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Dead Men's Embers

A History of Spiritualism in York until the 1930s

Dead Men's Embers

Dead Men's Embers

By Gerald O'Hara

PRICE: £14.99

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Thirty years among the dead... from the Minute books of a Spiritualist Society, an amazing and extraordinary account, of how an ordinary group of people could experience a huge range of psychic phenomena. With the supernatural being an everyday occurrence the group formed a society to develop and safely practise the paranormal. Vilified by the public and critics, the Spiritualists fought back against those who said they were involved in witchcraft, demons and possession to assert a rugged individualism in matters of the spirit.

Gerald conveys an exciting account. Starting with the origins of psychic practices in the United Kingdom, he uses this local example as a model for what might have been the pattern of development of the 'grass roots' Spiritualist movement elsewhere in the country. This book breaks new ground by looking at how this group empowered women to a spiritual ministry based on their psychic abilities and explores the expanding role that women played in the life of the local Spiritualist community.

For the first time the role of class within the psychic community is examined. The First World War and its impact on the psychic society are looked at and using a wealth of never before published material the author is able to explore, over an extended period, the experience of attending a Physical séance.

The book is packed throughout with long forgotten accounts of people, séances and illustrations of extraordinary phenomena.

Product Details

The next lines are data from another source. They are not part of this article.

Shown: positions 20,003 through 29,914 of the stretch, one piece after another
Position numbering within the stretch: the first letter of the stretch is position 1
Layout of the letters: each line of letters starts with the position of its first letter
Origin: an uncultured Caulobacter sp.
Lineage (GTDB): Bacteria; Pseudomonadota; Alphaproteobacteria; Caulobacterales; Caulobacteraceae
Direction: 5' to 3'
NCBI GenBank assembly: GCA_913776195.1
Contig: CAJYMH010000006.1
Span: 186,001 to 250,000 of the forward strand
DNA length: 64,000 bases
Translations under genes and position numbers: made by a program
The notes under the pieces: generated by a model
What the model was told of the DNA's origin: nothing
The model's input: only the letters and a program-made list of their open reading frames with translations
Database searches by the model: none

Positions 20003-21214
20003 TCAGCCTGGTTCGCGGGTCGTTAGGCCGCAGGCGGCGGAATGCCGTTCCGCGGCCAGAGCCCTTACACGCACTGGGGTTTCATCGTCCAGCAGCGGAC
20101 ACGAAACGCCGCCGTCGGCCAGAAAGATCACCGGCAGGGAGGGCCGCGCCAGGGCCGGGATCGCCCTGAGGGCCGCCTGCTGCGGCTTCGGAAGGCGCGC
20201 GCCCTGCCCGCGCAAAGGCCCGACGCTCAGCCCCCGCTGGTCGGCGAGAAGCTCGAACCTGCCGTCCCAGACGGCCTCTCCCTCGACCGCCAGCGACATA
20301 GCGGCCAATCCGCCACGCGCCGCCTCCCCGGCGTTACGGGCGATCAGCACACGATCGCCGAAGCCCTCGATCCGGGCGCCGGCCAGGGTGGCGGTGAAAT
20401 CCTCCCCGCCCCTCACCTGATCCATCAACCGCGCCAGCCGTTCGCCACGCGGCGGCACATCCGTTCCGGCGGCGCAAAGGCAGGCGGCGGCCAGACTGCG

• Paperback: 328 pages
  • Publisher: Saturday Night Press Publications (4 Nov 2006)
  • Language: English
  • ISBN-13: 978-0951453469
  • Product Dimensions: 22.9 x 18.8 cm (7.5” x 9.25”)

"Extraordinary...The author has recaptured a past on the verge of being lost for ever."

"So many weird and wonderful events, no wonder the people in the book were devoted to their cause."

"The book will stand for ever as a model and permanent record of what, ordinary people could experience of psychic phenomena."

"Over thirty years’ worth of memorable events and experiences."

About the author

Gerald O'HaraGerald Tubridy was born of uncertain parentage in Middlesborough in 1951. Two years later in 1953 Jack and Helen O'Hara adopted him. The coronation of that year is one of the writer’s earliest memories. Gerald, now renamed O'Hara spent most of his happy childhood in Marske-by-sea then in the North Riding of Yorkshire.

Perhaps, television pre-disposed the lad to an early interest in world affairs. Events such as the 1959 General Election, the election of J.F. Kennedy and the Cuba Crisis of 1962, form some of the author's earliest recollections. Being adopted perhaps gave Gerald an interest in origins and beginnings and may have led to a life-long love of history. The writer was educated in the Catholic way in Redcar and soon realised that the doctrines of the church were to him meaningless. He left school at 15 and following a job offer, he left home at 16 in favour of the fun to be had in 1960's Edinburgh.